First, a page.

When China officially reopened, the domestic yarn industry also found it difficult to compete on price. Therefore, the entire yarn industry suffered losses and production inventories were high. In addition, the unit price dropped sharply, many manufacturing units have reduced processing prices by up to 50 percent. The difficulties have not been only due to the price of raw materials, but also from intrinsic production factors.
In the past, the often mentioned advantage of Việt Nam’s textile and garment industry to compete with big rivals such as Bangladesh and India was abundant and cheap labour. With this advantage, the industry became a key export sector of Việt Nam when contributing more than 10 percent to the annual export turnover. However, in the past few years, along with the development of the labour market, cheap labour in Việt Nam has no longer been an advantage.
Anh said salary increases in the textile and garment sector is a good sign for workers’ lives, as well as showing the industry’s capacity. But labour costs are not as cheap as before, which would partly limit Việt Nam’s competitiveness.
However, on the positive side, this is the driving force for the industry to improve production technology and product quality. It requires Việt Nam’s textile and garment industry to switch to more diversified competitive advantages to quickly return to the textile and garment supply race, not only focusing on cheap labour as before.
Switch to sustainability: To overcome these difficulties, many businesses had to be flexible in their production. They are willing to do small orders, complexity and higher requirements. However, it is still important to transform ourselves for more sustainable development.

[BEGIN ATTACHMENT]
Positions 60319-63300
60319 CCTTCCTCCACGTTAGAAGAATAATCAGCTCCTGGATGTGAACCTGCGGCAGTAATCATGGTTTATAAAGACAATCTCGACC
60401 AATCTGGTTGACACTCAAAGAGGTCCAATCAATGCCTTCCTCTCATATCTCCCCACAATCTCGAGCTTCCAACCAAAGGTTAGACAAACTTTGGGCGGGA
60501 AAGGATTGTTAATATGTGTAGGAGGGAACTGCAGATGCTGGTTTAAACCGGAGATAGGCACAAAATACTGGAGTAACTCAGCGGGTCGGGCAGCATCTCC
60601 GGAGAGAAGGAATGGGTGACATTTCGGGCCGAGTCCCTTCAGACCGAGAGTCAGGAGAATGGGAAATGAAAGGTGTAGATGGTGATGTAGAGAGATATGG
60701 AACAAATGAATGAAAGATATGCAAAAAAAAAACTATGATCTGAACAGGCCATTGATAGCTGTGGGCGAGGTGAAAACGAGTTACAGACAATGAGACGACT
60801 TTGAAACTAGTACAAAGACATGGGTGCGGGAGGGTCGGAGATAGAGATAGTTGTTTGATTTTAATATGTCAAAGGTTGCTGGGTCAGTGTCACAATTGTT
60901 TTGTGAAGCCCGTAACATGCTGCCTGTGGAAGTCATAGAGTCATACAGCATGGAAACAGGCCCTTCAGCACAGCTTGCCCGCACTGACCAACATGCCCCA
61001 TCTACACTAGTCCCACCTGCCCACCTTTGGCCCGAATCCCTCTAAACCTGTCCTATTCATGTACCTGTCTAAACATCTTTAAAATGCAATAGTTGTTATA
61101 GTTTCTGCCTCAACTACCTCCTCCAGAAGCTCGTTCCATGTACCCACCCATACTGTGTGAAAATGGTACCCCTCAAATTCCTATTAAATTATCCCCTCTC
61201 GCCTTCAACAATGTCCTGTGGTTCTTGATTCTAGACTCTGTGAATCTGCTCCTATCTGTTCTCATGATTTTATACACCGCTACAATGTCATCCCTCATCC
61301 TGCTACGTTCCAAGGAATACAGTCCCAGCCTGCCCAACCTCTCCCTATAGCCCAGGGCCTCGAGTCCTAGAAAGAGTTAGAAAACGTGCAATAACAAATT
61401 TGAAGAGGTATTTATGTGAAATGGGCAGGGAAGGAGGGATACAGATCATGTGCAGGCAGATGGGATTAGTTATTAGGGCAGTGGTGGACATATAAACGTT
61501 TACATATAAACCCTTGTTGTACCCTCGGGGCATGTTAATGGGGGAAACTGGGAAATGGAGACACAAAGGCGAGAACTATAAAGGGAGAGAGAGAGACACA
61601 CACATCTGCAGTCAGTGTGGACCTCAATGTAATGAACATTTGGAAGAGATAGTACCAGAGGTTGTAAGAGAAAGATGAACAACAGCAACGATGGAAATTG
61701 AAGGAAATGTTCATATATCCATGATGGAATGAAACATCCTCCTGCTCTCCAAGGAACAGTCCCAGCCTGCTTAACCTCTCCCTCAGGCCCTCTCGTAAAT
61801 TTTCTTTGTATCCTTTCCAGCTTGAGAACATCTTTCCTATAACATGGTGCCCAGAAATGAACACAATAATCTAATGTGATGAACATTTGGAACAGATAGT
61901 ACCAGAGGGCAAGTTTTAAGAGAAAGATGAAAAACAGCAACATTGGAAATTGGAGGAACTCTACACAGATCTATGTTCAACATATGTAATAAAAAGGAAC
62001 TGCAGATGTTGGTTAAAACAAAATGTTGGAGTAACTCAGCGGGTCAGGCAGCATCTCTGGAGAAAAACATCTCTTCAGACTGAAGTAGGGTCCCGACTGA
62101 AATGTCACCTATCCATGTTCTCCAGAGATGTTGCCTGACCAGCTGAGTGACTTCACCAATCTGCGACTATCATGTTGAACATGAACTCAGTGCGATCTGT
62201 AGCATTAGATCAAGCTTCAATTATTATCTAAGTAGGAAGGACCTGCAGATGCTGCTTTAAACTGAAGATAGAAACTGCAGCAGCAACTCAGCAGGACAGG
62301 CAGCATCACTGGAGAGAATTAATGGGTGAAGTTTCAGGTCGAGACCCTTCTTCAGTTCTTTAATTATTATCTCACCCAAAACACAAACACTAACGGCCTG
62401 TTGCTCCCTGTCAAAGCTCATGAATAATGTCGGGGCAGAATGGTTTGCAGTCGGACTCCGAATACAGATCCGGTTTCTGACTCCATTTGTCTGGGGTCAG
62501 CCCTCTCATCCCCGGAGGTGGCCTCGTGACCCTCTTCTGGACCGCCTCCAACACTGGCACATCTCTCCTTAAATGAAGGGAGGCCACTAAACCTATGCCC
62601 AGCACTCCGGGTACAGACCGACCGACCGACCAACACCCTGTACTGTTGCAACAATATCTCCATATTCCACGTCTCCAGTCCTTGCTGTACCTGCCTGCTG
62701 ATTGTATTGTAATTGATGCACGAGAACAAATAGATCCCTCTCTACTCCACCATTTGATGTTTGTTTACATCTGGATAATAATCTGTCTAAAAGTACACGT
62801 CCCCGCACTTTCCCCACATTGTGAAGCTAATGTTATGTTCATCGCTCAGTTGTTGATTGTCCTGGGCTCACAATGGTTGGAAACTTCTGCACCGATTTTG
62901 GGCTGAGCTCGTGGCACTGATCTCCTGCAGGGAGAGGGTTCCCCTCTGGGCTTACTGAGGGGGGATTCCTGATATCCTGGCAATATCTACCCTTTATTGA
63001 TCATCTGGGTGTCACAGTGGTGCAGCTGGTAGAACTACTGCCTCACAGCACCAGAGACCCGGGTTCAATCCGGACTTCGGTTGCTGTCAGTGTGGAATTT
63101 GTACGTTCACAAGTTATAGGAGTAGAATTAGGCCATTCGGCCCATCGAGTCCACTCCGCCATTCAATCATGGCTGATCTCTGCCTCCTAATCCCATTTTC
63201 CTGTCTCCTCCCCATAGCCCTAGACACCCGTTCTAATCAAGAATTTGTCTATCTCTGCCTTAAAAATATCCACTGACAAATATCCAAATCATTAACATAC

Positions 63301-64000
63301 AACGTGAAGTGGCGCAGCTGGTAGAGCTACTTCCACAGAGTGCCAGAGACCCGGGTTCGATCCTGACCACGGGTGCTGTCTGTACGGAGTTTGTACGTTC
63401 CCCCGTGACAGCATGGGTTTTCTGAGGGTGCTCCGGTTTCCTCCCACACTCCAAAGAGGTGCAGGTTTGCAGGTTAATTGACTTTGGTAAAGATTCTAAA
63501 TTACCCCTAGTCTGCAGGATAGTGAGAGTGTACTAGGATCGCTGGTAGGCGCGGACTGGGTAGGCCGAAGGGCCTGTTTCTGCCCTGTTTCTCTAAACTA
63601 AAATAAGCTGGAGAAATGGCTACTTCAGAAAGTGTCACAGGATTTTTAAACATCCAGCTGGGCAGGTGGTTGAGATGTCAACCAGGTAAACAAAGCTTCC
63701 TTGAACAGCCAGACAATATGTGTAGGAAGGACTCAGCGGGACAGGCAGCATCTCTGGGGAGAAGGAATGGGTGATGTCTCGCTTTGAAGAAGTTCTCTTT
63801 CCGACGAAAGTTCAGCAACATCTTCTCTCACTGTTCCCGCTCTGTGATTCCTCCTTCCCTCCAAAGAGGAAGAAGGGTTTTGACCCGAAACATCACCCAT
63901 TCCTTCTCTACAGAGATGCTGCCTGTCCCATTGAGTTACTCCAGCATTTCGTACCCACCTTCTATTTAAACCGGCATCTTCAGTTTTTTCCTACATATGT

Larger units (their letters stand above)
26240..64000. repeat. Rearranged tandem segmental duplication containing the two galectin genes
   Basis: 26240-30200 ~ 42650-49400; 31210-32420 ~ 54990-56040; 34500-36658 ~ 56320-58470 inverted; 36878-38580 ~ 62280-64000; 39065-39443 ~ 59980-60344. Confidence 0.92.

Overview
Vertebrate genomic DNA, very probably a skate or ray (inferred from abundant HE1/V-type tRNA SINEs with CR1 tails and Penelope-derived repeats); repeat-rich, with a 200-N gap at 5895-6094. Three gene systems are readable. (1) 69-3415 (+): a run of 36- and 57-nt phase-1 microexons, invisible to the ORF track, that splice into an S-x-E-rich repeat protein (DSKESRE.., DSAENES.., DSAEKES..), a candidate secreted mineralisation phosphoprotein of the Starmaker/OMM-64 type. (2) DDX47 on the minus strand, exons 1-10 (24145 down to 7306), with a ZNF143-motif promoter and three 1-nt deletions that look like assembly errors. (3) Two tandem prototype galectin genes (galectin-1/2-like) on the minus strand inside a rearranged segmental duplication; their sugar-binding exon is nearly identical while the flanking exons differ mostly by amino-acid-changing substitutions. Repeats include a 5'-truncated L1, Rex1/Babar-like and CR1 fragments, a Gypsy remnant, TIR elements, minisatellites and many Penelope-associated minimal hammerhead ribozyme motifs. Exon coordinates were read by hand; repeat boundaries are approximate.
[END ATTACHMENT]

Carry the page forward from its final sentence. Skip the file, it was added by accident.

Vũ Đức Giang, Chairman of VITAS said “greening” in garment and textile production could help businesses meet the requirements of importers from Europe, along with sustainable business development. This is no longer a future-oriented story, but in recent years, many domestic textile and garment enterprises have been conscious and transformed to fulfill this requirement.
He said the textile industry would work towards efficient use of resources and waste reduction, removal of substances and elimination of microfibre generation; transform the way clothing is designed, sold and used so that natural emissions could be reduced; radically improve recyclability by design modification, recovery and remanufacturing towards the use of renewable fuels.
In fact, the “green” transition has been implemented by many businesses in Việt Nam for the past five years. Although the implementation progress is still relatively slow, with the inevitable motivation to improve the industry’s advantages, it is the best time for domestic enterprises to focus on accelerating transformation, he added.
He said converting production to match market demand is inevitable. To achieve the goal, Vietnamese businesses need to focus on forecasting the world cotton price situation to have reasonable price strategies, and increase stability and sustainability for the multi-billion-dollar export industry.